European Neighbourhood Policy - South - labour market statistics
Data extracted in December 2018.
Planned article update: January 2020.
With the exception of Israel, female activity rates across the European Neighbourhood Policy-South countries were lower than those in the EU.
The gender gap in employment rates was larger in the European Neighbourhood Policy-South countries than in the EU, except in Israel.
With the exception of Israel, agriculture, forestry and fishing as well as construction accounted for a higher share of the workforce in European Neighbourhood Policy-South countries than they did in the EU.
This article is part of an online publication and provides data on some key characteristics of labour markets in 8 of the 10 countries that form the European Neighbourhood Policy-South (ENP-South) region — Algeria, Egypt, Israel, Jordan, Lebanon, Morocco, Palestine  and Tunisia; no recent data for Libya or Syria. The article presents, among others, indicators such as activity rates, employment rates, an analysis of employment by economic activity, and statistics in relation to unemployment for the ENP-South countries and the European Union (EU).
The participation of women in the labour force in the ENP-South countries is generally low, although some countries have a range of initiatives designed to promote, empower and mobilise women’s participation. It should also be noted that many women work within the family unit in these countries and there may be difficulties in measuring their labour input for official statistics, for example, when working in a family business or helping with agricultural activities.
In 2017, the EU-28 activity rate for women was 67.9 % (see Figure 1). Apart from Israel, where the female activity rate was 68.7 %, the female activity rate in the ENP-South countries was consistently much lower than in the EU-28. One third or fewer of all women of working age were active in the labour force in the remaining ENP-South countries as female activity rates ranged from 29.1 % in Tunisia (2015 data) to 14.5 % in Jordan (2015 data).
These differences were in stark contrast to the rates recorded for men. The EU-28 male activity rate stood at 78.9 % in 2017, while the latest rates among the ENP-South countries were — with the exception of Jordan where the rate was 65.0 % (2015 data) — within 10 percentage points of this. The highest male activity rate was recorded in Tunisia, 76.5 % (2015 data), with rates above 75.0 % also recorded in Israel and Morocco (2016 data).
There was a narrowing of the employment gender gap in the EU-28 between 2007 and 2017, from 14 percentage points to 11 points (see Figure 2). With the exception of Israel (where the gap between the sexes was narrower than in the EU-28), employment rates for women ranged from 46 to 52 points lower than those for men in the remaining ENP-South countries for which data are available: Egypt, Morocco (2016 data), Palestine and Algeria (2016 data).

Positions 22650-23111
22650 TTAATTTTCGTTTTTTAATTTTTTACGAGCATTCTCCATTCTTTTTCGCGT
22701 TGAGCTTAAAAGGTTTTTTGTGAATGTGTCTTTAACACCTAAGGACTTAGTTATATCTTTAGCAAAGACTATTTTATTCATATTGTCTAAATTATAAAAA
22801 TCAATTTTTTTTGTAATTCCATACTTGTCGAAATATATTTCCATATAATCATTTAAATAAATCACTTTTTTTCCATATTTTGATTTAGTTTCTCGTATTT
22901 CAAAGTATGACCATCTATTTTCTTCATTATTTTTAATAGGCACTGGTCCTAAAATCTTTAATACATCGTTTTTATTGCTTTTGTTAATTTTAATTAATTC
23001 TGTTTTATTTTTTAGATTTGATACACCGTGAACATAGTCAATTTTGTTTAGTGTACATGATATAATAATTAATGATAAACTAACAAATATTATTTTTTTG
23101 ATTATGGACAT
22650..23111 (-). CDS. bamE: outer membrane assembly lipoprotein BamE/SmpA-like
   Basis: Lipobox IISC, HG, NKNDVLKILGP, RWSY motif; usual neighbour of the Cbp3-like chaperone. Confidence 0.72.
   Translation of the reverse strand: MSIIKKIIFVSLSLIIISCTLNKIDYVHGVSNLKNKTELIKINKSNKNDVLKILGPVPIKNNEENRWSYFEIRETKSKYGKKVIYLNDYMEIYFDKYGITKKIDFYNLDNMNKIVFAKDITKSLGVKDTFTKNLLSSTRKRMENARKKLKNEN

Analysis of employment by economic activity
Table 1 shows an analysis of the structure of employment for 2007 and 2017. Within the EU-28, the services sector dominated the labour market and accounted for 71.7 % of those employed (aged 15 years and over) in 2017; its share of the total number of persons employed rose by 5.0 percentage points between 2007 and 2017. In Israel, 81.5 % of the workforce was employed in services, with the next highest share being considerably lower, 63.0 % in Palestine. Among the five ENP-South countries for which data are available, the lowest share of services in the workforce was recorded in Morocco, at two fifths (40.8 %; 2016 data).
All four of the ENP-South countries for which 2017 data are available reported shares for industry in their total workforces that were below the EU-28 average (17.3 %), with the 11.3 % share in Morocco (2016 data) the lowest of these and the 13.8 % share in Algeria the highest.
Consequently, the employment shares of construction as well as agriculture, forestry and fishing in the ENP-South countries were generally higher than in the EU-28; in 2017, the one exception was Israel which recorded smaller shares for both of these activities. Close to two fifths (38.0 %; 2016 data) of the workforce in Morocco and one quarter of the workforce in Egypt (25.0 %) were employed in agriculture, forestry and fishing. The highest shares of the workforce in construction were recorded for Palestine (17.2 %) and Algeria (17.0 %) and construction also employed more than one tenth of the workforce in Egypt.
The share of the workforce in agriculture, forestry and fishing fell between 2007 and 2017 in the EU-28 as it did between the years shown in Table 1 for Morocco, Algeria and most notably Palestine — these were the only ENP-South countries with a long time series available. The shares of the labour force employed in services expanded in all three of these countries, while there were diverging developments concerning developments for employment in industry and construction.
While the EU-28’s largest contraction in economic activity as a result of the global financial and economic crisis was recorded in 2009, labour markets often lag, and as a result it was not uncommon to see unemployment rates continuing to increase in 2010 and beyond. The unemployment rate for the EU-28 was almost unchanged between 2010 and 2011 (increasing from 9.5 % to 9.6 %), after which it increased to 10.4 % in 2012 and 10.8 % in 2013, before dropping back to 7.6 % by 2017.
Among the four ENP-South countries for which unemployment data are available, Egypt reported a broadly similar development, with its unemployment rate rising from 8.7 % in 2008 to 13.2 % by 2013, before dropping back to 11.8 % in 2017. In Palestine, the unemployment rate fell between 2008 and 2011 before increasing through to 2014, after which it followed an irregular development to reach 28.4 % in 2017: throughout this whole period the unemployment rate in Palestine remained high, always in excess of 20 %. In Morocco, the unemployment rate fell at a modest pace, down from 9.9 % in 2007 to 9.0 % in 2011, before increasing to 10.0 % by 2014 and then also falling back in 2015 and 2016. The time series for Israel is shorter but shows a clear downward pattern from a rate of 6.9 % in 2012 to 4.2 % in 2017. By the end of the time series available in Table 2, only Israel — among the ENP-South countries for which data are available — recorded a lower unemployment rate than the EU-28.